An impressive few can be attentive and can listen well during every moment of their life -paying attention to and hearing the meaning of a moment no matter what that moment is. But most of us need a little help! Most of us forget to listen deeply…unless we’re really intentional about it.
This spiritual exercise develops our ability to listen well. Try to experience all three opportunities over the month.
The First 5 Minutes of Listening: To the Everyday
Choose an everyday, ordinary, experience: commuting, cooking, sitting in the park, sitting at the doctor’s waiting room, Tim Hortons, waiting in the line at Longos. While in one of these places, simply do nothing but listen for 5 minutes.
Don’t try to analyze while you are listening. Keep bringing your attention back to the sounds you are hearing. Just listen.
Afterward, take some time just to breathe and let it sink in—maybe this will be a minute, maybe you need a day. But after you take the time to let the 5 minutes of listening digest, write down what you “heard”-not every detail of what your heard, but what stuck out for you, what “spoke” to you. What sounds among the many sounds had “something to say” or “grabbed you.” Here are a few questions to help you with your reflection:
1. What sound had you not noticed before? What sound had you been missing?
2. What sound did you most like? Most dislike?
3. How did you feel when you were done?
The Second 5 Minutes of Listening: To Another Person
Really listen to an important person in your life. Your spouse, child, parent, neighbor, close co-worker. Whoever you pick, the important part is that you try to truly listen. You know what we mean. We hear the words, but often we simply do not listen. So for 5 minutes, let their words be what matters most. Don’t think ahead about what you plan to say in response. Keep your attention on their words, their face. Don’t offer solutions or advice. Ask helpful questions that help them keep talking and express themselves, but do not interrupt. Maybe just let the silence be; let them fill it when it happens rather than you rushing in. But for five minutes, pay attention to someone else!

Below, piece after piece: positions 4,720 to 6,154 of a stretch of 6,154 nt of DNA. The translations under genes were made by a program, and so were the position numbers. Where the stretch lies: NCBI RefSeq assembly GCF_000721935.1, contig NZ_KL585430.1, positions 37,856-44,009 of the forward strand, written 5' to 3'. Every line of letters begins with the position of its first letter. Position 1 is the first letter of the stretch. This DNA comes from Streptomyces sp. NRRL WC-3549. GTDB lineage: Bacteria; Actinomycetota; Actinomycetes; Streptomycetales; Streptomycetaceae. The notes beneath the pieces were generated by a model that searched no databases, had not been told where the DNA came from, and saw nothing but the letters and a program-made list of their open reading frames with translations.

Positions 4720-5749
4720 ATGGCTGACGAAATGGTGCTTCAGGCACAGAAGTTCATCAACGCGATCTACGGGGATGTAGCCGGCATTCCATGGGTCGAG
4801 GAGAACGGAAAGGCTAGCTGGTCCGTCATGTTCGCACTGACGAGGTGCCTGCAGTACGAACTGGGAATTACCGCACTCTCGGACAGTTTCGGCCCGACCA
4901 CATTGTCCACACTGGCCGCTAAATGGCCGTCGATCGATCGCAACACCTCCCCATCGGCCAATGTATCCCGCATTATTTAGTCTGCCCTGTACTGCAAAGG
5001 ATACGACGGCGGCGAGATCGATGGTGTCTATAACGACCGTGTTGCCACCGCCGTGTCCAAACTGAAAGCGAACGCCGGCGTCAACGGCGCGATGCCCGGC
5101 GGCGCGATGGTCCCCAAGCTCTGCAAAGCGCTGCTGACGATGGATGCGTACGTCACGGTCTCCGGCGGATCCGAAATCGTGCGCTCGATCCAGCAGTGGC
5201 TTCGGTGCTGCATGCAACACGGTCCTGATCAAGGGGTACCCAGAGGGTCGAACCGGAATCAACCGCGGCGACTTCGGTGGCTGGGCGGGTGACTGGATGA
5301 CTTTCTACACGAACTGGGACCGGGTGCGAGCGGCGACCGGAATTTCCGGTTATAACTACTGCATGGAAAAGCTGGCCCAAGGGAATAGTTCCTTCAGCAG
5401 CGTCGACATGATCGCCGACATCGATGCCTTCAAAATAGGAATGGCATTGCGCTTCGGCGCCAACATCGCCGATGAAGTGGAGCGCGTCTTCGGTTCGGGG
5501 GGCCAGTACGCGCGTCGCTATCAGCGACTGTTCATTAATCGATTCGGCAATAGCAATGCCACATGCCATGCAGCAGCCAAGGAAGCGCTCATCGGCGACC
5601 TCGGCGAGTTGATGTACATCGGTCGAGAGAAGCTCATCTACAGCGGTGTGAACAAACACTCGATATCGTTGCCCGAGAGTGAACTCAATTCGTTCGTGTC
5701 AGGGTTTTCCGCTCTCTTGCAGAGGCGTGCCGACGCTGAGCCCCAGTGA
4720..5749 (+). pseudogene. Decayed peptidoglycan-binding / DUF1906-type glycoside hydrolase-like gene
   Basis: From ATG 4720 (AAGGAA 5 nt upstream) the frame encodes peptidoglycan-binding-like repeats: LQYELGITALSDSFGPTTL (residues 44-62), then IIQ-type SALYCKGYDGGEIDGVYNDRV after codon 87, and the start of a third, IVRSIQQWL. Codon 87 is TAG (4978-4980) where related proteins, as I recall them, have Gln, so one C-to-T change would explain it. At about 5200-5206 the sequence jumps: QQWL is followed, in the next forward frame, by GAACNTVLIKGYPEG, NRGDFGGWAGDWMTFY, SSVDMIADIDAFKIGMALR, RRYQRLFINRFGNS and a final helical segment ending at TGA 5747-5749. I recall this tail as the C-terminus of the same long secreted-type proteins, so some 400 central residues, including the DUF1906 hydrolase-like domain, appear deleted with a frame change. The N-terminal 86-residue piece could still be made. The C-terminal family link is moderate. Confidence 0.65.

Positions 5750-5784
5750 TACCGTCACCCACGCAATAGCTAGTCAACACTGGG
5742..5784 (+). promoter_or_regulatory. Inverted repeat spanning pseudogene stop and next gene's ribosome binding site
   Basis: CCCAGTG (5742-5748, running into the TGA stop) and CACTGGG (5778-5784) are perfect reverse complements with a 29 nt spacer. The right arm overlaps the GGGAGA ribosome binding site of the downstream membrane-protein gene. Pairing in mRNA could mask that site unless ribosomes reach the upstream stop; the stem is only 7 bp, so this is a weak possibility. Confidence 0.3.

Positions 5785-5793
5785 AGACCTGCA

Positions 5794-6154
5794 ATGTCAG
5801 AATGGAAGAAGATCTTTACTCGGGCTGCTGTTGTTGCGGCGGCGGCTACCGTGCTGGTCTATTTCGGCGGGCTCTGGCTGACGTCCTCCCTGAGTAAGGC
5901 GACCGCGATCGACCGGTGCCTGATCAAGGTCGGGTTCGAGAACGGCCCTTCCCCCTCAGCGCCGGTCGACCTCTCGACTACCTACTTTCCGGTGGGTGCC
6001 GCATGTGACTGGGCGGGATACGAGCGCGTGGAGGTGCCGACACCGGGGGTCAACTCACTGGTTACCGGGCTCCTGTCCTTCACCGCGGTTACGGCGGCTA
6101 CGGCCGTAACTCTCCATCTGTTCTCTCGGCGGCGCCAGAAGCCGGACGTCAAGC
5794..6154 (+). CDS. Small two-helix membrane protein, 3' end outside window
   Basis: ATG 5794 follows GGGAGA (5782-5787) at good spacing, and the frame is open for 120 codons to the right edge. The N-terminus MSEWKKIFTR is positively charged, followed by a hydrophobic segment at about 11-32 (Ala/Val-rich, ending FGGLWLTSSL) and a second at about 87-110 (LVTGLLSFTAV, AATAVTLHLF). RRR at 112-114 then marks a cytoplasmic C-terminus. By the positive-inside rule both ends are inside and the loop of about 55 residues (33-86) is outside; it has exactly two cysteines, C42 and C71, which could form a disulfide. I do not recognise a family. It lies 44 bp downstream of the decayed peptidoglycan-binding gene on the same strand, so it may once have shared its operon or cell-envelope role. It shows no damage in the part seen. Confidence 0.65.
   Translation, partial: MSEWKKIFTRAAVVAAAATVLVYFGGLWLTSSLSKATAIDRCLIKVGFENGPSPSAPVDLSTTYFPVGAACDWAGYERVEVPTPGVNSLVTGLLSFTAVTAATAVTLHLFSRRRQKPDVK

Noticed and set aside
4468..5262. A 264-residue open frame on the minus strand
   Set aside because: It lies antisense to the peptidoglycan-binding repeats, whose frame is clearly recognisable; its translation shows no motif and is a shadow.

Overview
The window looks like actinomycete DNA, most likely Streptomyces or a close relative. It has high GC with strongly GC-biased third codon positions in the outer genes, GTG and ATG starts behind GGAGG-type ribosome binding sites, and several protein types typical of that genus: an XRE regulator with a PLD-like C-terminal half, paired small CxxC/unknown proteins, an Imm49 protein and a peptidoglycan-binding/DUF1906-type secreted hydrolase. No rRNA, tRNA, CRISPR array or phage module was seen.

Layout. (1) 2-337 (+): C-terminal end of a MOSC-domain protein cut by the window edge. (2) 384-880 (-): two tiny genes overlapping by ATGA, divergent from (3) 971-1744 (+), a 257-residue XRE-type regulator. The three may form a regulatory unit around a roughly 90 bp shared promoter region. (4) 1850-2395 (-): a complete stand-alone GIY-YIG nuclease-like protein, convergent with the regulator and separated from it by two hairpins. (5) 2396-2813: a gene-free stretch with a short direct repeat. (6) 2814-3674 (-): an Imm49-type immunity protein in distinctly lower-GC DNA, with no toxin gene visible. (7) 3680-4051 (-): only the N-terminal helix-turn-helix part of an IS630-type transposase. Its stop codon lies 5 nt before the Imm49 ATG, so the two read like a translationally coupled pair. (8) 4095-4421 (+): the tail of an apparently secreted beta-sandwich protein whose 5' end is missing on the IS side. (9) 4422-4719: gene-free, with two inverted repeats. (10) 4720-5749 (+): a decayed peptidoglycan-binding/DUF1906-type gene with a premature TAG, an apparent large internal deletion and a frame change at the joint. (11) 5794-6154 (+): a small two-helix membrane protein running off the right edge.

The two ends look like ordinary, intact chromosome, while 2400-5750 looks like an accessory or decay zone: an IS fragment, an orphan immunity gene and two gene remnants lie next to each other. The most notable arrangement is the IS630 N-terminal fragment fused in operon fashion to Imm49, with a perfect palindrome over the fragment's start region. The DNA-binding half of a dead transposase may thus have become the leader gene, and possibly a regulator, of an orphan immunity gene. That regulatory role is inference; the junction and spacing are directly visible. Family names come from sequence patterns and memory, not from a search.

(Warning: don’t tell them that this is a church assignment! Don’t ask them out for coffee so that “I can listen to you for five minutes.” Just find five minutes during a naturally arising conversation to focus your attention and ears in this intentional way.)
And then, like before, take some time afterward to let the experience sink in, then write down what you “heard” and what happened. Here are some questions to help:
1. Was it hard? Why? Did you have to fight the temptation to judge? To interrupt? To break the silence? To give them advice? Did you not know how to listen? Did they not seem to know how talk? Or know how to trust talking?
2. What surprised you?
3. How did you feel? How did they seem to feel?
The Third 5 Minutes of Listening: To Voices Usually Tuned Out
Finally take 5 minutes to open your ears to that which you usually –intentionally or unintentionally—close your ears. Think broadly. Maybe it is the voice of that conservative talk show host who shouts all the time. Maybe it is one of those “stupid TV shows” that you think are the source of everything wrong with our culture. Maybe it is the voice of someone left behind: the homeless person by the subway, the immigrant who can’t find employment. Think carefully about what this will be. The process of choosing may be just as rich as the process of actually listening.
As you reflect on this 5 minutes of listening, be sure to ask yourself: What happened to me as I listened?
In the Small Groups
In our small group meetings, each person will share their experience of just one of these three exercises. Which was the most rich and compelling? Why? Each person will share without interruption from others or getting into a dialogue – it’s a time for listening well!